The model school concept interested Ms. Vardanyan and led to her visiting Shema Kolainu where she met the entire staff. A year later, in mid July, we welcomed Ms. Vardanyan and Ms. Yengoyan for a full month of extensive training in Applied Behavior Analysis (ABA).

The appreciative colleagues recall their month with Shema Kolainu. They express gratitude in learning these new methods, recognizing how impactful this training and knowledge will be for them upon their return to The International Child Development Center.

“Thank you so very much, your professionalism, your teachers, the way your teachers run their classes, the communication, all excellent! You really have an amazing model school here. Thank you very much for this training opportunity.” Ms. Vardanyan expresses of her time here at Shema Kolainu.

The International Child Development Center of Armenia serves 110 children, teens, and adults between ages of 1 and 20. The center is important because it serves as an oasis of sorts for children and young adults on the spectrum, in an area where state of the art treatment is limited. Employing these new assessment tools will be ground breaking in their Armenian community.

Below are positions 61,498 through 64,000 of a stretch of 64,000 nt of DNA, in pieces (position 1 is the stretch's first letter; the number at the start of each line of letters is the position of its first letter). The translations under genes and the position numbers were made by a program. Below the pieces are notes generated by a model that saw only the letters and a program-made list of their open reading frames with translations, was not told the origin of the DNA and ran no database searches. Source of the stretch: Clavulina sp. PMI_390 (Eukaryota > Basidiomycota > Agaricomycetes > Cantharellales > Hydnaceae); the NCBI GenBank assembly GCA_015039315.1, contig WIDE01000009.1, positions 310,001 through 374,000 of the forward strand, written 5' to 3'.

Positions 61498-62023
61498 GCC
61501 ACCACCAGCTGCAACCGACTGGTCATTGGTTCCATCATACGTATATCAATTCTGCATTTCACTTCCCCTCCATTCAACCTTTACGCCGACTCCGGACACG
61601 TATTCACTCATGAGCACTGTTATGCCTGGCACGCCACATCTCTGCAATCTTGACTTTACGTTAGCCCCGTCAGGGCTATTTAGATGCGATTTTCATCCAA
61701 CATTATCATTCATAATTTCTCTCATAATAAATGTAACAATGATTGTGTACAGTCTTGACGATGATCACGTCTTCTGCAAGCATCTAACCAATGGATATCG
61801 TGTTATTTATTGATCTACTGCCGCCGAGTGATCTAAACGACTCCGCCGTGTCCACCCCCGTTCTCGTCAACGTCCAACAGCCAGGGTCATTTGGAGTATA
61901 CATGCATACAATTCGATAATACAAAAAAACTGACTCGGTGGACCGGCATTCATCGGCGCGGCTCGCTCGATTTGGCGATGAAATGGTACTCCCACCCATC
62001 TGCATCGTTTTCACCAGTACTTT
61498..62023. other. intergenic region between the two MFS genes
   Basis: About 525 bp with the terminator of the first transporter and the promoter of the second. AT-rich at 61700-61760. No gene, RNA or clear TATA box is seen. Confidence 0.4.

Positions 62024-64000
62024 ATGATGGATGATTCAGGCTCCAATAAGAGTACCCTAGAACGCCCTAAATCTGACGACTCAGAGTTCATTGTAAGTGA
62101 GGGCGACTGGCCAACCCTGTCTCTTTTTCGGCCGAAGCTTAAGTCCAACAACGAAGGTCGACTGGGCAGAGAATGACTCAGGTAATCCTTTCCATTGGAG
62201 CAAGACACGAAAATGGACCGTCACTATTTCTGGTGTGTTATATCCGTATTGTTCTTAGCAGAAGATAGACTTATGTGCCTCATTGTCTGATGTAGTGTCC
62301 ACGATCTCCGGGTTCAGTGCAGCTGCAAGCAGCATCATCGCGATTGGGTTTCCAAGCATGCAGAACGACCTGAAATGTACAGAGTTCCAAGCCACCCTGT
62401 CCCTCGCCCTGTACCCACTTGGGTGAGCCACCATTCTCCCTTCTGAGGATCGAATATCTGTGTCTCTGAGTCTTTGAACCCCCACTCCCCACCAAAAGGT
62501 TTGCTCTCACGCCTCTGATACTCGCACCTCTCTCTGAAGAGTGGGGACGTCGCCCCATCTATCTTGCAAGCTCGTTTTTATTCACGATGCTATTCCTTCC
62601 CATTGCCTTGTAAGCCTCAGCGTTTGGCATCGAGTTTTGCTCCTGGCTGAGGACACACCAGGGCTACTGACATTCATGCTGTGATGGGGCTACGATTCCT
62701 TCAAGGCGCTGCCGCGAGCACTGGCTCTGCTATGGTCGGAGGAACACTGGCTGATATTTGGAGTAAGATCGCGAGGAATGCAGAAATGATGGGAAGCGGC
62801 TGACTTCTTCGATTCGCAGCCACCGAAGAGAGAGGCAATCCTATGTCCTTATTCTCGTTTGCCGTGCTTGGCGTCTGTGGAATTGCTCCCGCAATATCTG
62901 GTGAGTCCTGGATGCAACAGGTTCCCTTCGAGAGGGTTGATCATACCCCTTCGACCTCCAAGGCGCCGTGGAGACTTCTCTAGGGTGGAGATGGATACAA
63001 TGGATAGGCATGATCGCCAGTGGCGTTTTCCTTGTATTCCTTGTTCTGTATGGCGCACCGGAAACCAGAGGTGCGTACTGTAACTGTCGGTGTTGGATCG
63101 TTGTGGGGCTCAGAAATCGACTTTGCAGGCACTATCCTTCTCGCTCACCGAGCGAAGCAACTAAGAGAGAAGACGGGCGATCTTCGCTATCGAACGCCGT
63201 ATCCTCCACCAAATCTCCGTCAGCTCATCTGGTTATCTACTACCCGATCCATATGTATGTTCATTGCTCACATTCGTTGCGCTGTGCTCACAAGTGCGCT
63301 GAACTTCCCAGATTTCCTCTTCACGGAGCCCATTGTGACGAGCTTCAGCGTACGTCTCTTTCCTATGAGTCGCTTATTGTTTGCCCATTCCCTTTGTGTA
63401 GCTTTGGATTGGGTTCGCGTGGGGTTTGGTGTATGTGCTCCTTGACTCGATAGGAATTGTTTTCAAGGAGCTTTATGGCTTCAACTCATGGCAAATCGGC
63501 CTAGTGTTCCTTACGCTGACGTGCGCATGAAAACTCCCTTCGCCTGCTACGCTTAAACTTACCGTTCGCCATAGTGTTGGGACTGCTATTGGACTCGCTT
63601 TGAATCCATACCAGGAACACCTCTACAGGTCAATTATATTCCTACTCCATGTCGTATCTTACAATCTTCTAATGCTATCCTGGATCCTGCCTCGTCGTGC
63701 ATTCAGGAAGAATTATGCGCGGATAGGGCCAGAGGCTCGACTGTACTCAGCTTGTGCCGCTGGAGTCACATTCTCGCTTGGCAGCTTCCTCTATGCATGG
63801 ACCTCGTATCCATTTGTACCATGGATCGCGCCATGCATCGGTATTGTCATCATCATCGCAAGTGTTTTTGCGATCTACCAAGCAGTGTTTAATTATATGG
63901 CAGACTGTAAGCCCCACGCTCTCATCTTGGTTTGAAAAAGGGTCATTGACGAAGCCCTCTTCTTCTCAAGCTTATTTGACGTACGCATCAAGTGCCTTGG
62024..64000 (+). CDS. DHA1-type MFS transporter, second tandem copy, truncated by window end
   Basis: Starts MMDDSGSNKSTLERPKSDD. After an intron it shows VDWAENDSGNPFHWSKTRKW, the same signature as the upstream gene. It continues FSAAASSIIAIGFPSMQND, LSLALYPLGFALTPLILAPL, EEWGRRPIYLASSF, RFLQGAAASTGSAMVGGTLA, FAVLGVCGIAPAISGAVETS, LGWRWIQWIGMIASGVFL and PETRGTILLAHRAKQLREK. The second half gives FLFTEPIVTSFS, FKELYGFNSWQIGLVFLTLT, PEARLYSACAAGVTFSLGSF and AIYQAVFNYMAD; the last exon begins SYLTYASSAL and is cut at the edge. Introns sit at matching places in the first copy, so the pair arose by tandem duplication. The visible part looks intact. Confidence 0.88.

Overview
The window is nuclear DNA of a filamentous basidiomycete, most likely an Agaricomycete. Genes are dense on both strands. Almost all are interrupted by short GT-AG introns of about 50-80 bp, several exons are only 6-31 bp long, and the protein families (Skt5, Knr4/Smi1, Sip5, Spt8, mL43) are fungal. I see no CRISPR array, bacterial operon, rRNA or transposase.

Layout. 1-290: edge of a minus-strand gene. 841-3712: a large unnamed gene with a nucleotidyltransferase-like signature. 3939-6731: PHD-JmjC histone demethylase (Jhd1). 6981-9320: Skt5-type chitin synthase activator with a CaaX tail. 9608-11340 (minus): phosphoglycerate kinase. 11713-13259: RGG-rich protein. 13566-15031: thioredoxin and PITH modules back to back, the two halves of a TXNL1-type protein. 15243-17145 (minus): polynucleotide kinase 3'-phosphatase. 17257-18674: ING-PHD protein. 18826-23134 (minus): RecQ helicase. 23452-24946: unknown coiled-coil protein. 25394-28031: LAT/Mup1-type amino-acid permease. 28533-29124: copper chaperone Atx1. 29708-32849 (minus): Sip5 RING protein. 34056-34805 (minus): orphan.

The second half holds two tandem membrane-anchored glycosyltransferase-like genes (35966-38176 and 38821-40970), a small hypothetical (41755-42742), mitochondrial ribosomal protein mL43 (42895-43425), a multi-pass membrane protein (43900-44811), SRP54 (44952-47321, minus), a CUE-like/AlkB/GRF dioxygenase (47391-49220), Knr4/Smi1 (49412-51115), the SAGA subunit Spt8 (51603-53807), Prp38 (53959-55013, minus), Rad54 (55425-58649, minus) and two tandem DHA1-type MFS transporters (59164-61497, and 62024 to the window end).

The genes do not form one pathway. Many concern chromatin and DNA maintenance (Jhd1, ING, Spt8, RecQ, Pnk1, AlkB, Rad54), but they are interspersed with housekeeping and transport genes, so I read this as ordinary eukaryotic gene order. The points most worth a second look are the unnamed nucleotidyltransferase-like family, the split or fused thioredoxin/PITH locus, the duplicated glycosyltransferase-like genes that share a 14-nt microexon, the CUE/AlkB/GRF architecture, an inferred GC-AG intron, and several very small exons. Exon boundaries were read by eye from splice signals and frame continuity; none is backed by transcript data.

As the number of children with autism continues to increase in Armenia, Ms. Vardanyan and Ms. Yengoyan realize the importance of this training. The teachers understand the value in being hands on while learning new techniques. The Shema Kolainu teachers were welcoming and willing to answer any of the questions that arose throughout the month.

“This environment is so great, being able to see everything with your own eyes, it becomes so much easier to understand the concepts.” Ms. Yengoyan shares.

Narine and Marine share their goodbyes in a Shema Kolainu classroom.

Narine and Marine share their goodbyes in a Shema Kolainu classroom.

Ms. Vardanyan and Ms. Yengoyan are eager to return home and look forward to continuing this promising collaboration with ICare4Autism. Our guests kindly thank the teachers and staff and extend a warm thank you to Educational Director Gili Rechany, IEP Coordinator Chani Katz, and Shema Kolainu President Dr. Joshua Weinstein for the support they have provided though the ICare4Autism partnership.